April 3, 2013

A moose-enchanted day

Maine Sunset, 2009

April in Maine

by May Sarton

The days are cold and brown,
Brown fields, no sign of green,
Brown twigs, not even swelling,
And dirty snow in the woods.

But as the dark flows in
The tree frogs begin
Their shrill sweet singing,
And we lie on our beds
Through the ecstatic night,
Wide awake, cracked open.

There will be no going back.

My morning started with a little excitement!  I was snuggled under the covers, listening not to the shrill sweet singing of tree frogs as in the poem above, but to the soft whoo-hoos of 'my' owl.  When I got up and looked at the window, there he was--sitting on the wire right outside my window, huge and glorious and hooting at the sliver of moon hanging low in the sky.  It was a magical moment and I was thinking about yesterday's poem and how happiness can creep in unexpectedly, when a crow swooped across the back yard and the chase was on!  The owl swooped from the wire and his wing spread made me gasp--this guy is one big owl!  He chased the crow out of sight, so I don't know (and don't want to know!) the ending of this little morning drama.  I do know, however, that crows and owls are natural enemies, and we now have a murder of crows (is that not the coolest term ever?!) gathering in our pine trees.  They harass the owl by day, shrilly cawing near his nest, and Mr. Owl pushes back at night, patrolling our neighborhood sky.  After that bit of early morning drama, showering and getting ready for work was pretty anti-climactic!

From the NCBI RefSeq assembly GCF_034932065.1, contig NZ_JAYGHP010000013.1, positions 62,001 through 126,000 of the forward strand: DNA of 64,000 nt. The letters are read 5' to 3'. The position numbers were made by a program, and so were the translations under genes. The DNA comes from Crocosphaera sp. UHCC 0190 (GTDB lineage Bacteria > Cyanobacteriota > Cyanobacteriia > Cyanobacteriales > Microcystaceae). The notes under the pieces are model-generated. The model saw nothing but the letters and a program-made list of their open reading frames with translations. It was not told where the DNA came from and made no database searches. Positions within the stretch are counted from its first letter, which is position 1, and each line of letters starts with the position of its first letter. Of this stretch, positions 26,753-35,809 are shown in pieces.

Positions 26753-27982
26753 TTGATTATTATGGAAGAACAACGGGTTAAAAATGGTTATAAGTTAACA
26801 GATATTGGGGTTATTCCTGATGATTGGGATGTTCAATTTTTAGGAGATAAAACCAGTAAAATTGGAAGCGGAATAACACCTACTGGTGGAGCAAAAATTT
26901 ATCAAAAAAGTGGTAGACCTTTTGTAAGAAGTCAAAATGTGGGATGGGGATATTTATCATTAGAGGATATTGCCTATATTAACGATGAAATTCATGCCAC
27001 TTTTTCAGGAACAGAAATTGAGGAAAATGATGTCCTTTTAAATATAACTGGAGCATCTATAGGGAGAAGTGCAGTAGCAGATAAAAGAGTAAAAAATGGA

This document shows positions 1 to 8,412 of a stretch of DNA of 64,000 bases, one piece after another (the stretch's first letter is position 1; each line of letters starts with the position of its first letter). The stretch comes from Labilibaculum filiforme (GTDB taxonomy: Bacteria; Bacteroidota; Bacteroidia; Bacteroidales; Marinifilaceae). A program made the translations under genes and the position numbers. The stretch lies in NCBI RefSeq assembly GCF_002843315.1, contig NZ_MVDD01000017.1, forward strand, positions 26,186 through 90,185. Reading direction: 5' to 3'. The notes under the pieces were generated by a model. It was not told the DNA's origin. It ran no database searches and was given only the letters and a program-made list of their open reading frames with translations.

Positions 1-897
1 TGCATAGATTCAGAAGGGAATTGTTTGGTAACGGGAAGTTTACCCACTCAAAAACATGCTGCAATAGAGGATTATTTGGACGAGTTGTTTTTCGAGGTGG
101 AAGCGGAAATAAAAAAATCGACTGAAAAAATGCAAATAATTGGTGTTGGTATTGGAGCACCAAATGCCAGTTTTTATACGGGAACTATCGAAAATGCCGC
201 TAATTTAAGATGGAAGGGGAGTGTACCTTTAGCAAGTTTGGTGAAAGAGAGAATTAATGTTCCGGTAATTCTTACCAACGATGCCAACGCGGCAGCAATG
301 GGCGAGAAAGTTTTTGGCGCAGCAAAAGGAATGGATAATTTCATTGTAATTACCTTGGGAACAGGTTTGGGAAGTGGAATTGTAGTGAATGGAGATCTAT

I'm having a lot of fun trying to decide what poems to offer this month during my celebration of National Poetry Month.  Last night I came across this book in my library and thought I would share a couple of May Sarton's poems with you today.  When my husband and I visited Maine a few years ago, I was browsing in a used book store when I came across this small book of poetry.  It's divided into three sections, "Letters from Maine," "A Winter Garland," and "Letters to Myself."  Her poems speak of love and the poetic vision left behind when a love affair ends, and also draw on the rich but sometimes harsh beauty of natureI can really relate today to the poem above, April in Maine, because right now April in Wisconsin is behaving much the same--cold and brown days, brown fields, and dirty snow!  But I love the ending of the poem and the almost mystical charm of her carefully chosen words...but as the dark flows in...through the ecstatic night....there will be no going back. 

I was not familiar with Sarton's poetry, and was delighted to discover this small book.  Maine is a wild and beautiful state and Sarton's nature poems, in particular, are so evocative of all nature has to offer 'up north.'

Somesville Bridge, Mt. Desert Island, Maine
And my delight was increased dramatically when I discovered this little gem of a poem, which fits so beautifully with one of my favorite family vacation photos.  This picture was taken @ 1970 during my family's visit in Yellowstone National Park, and shows my little brother and his new-found antlered friend.  It was a special time, and now such a special memory!  I hope you enjoy the poem as much as I have, and may we all experience a moose-enchanted day!

Moose in the Morning
by May Sarton
Oh wild and gentle beast,
Immense antlered shape,
This morning in the meadow!
Like something ancient, lost
And found now, promise kept,
Emerging from the shadow,
Emerging while I slept—
Wilderness and escape!
You set me free to shirk
The day's demanding work
And cast my guilt away.
You make a truant of me
This moose-enchanted day
When all I can is see,
When all I am is this
Astonishment and bliss.

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